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Every Ryan Gosling movie, ranked

Ryan+Gosling+in+Drive+%282011%29.
Photo Credit: FilmDistrict
Ryan Gosling in “Drive” (2011).

This holiday season we’re looking to spread the jolly cheer of one Canadian actor with the 25 days of Ryan Gosling. Each day, this page will be updated with a new movie starring Gosling ranked, from 25 all the way to 1. Ho ho ho!

Photo Credit: Cowboy Pictures

25 – The Slaughter Rule (2002)

One of Gosling’s earliest starring roles was in this low-budget indie drama which ends up being unfocused and underdeveloped. Gosling plays Roy Churney, a high-school student who, after losing his father, is recruited to a small football team by Coach Gideon (David Morse), who becomes a sort of father figure for the grieving teen. The entire cast feels underdeveloped and though it attempts to comment on some societal issues like homophobia, it refuses to get too deep into them. The film is largely forgettable outside of the bizarre turn of events where Gideon ends up maybe being a pedophile, or at the very least acts very creepy toward his high school players, but it doesn’t really matter because Churney forgives him in the very abrupt and unsatisfying ending.

Rating: (1/5)

Photo Credit: Magnolia Pictures

24 – All Good Things (2010)

The first of many crime dramas in this list, “All Good Things” is a complete bore and a waste of Gosling and his co-star Kirsten Dunst. The 100-minute movie is a complete drag and feels much longer, especially when not much is really happening outside of a boring love story. The film is framed with some voiceover and a few short scenes in a courtroom where Gosling is dressed in some hilariously bad old man makeup. These scenes don’t even offer much resolution as the man the story was based on, Robert Durst, hadn’t been convicted for the murder that the story focuses on. Far more interesting than anything in the movie is that Durst admired the film so much he offered to be interviewed by director Andrew Jarecki which led to his eventual murder conviction.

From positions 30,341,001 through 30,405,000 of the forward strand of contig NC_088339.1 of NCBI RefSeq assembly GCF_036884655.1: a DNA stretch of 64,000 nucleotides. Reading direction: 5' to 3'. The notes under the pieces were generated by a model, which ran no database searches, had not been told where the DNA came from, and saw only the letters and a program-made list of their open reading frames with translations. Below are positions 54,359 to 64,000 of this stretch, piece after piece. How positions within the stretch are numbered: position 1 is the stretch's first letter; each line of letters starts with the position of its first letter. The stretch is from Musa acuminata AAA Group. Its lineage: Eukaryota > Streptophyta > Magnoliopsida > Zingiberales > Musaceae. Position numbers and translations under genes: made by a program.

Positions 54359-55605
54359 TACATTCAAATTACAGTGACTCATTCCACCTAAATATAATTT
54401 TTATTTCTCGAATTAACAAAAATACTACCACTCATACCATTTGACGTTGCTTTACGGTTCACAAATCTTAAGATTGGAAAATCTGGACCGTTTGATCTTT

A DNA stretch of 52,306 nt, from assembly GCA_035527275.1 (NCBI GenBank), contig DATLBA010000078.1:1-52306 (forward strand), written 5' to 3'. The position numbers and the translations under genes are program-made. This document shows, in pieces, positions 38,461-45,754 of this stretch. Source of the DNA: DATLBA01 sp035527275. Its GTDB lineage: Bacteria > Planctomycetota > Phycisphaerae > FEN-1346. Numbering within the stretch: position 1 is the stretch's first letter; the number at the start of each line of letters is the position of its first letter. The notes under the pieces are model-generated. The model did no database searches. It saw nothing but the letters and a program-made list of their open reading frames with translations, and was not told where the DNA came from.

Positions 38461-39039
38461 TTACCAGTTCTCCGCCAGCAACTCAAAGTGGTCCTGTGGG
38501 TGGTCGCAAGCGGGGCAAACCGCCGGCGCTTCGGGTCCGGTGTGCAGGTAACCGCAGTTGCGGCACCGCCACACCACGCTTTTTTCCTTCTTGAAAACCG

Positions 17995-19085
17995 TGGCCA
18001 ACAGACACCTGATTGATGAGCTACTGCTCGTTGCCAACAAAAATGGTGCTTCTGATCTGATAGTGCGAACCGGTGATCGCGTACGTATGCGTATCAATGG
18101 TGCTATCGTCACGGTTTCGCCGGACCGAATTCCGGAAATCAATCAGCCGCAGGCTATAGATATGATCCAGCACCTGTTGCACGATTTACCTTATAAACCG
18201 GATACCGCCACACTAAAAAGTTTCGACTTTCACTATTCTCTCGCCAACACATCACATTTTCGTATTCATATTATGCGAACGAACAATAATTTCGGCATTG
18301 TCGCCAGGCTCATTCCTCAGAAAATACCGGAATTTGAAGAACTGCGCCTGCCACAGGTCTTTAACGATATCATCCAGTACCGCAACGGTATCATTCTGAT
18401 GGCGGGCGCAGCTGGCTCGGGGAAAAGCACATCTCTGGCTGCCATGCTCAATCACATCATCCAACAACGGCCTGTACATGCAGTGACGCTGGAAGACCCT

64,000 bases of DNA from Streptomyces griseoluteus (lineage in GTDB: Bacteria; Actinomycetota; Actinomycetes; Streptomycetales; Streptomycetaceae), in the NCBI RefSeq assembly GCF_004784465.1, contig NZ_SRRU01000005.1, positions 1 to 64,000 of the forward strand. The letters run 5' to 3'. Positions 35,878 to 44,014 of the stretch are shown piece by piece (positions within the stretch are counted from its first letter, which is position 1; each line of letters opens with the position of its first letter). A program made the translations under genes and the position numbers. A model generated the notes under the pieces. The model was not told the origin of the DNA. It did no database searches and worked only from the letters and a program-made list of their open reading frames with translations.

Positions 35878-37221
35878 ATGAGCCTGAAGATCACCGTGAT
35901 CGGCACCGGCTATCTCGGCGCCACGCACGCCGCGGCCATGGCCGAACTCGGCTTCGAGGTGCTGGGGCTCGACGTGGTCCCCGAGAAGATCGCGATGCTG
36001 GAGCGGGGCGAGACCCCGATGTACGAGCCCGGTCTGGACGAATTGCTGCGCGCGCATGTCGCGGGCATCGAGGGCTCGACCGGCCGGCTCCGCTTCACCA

Rating: (1/5)

Photo Credit: Netflix

23 – The Gray Man (2022)

There is little to say or remember about “The Gray Man,” mainly because it’s a pile of boring, personality-less slop from some of our worst modern directors, The Russo Brothers. There’s some potential in the action sequences, but they’re all dragged down by awful CGI and filled with digital smoke to try and distract from the bad effects. The Russos also seem to have a special power to drag career-worst performances from every actor they work with—this is likely Gosling’s worst performance on this list.

Rating: (1/5)

Photo Credit: New Line Cinema

22 – Fracture (2007)

“Fracture” is another film with little to write home about. It’s, once again, a flatly-shot Gosling-led crime drama that’s just incredibly generic and forgettable in almost every aspect. The only thing I can remember is when Anthony Hopkins character randomly says, “My dick has evidence,” of course talking about his private investigator whom he refers to as “dick.”

Rating: (2/5)

Photo Credit: 20th Century Fox

21 – Stay (2005)

If this was a list of the nuttiest transitions and the most Dutch angles in a movie this would be a clear winner. Unfortunately, “Stay” is mostly concerned with (poorly) emulating other surrealist films while offering little substance. All of its strange moments are nothing but empty buildup to a profound, “crazy” twist ending that’s fairly easy to predict early on. Gosling and co-star Ewan McGregor are pretty good here and the camerawork is genuinely creative but the film ends up a mostly boring, meandering mess; a convoluted film trying to distract you from its hollow core.

Rating: (2/5)

Photo Credit: New Line Cinema

20 – The Notebook (2004)

Teen romance movies all have one thing in common: the male protagonist is best played by Ryan Gosling. Unfortunately, in watching The Notebook you may turn senile with the couple since the nursing home scenes are intolerably boring. I wish I was Allie (Rachel McAdams) so I could forget the bad parts and experience Gosling’s rizz firsthand.

Rating: (2/5)

Photo Credit: Warner Bros. Pictures

19 – Gangster Squad (2013)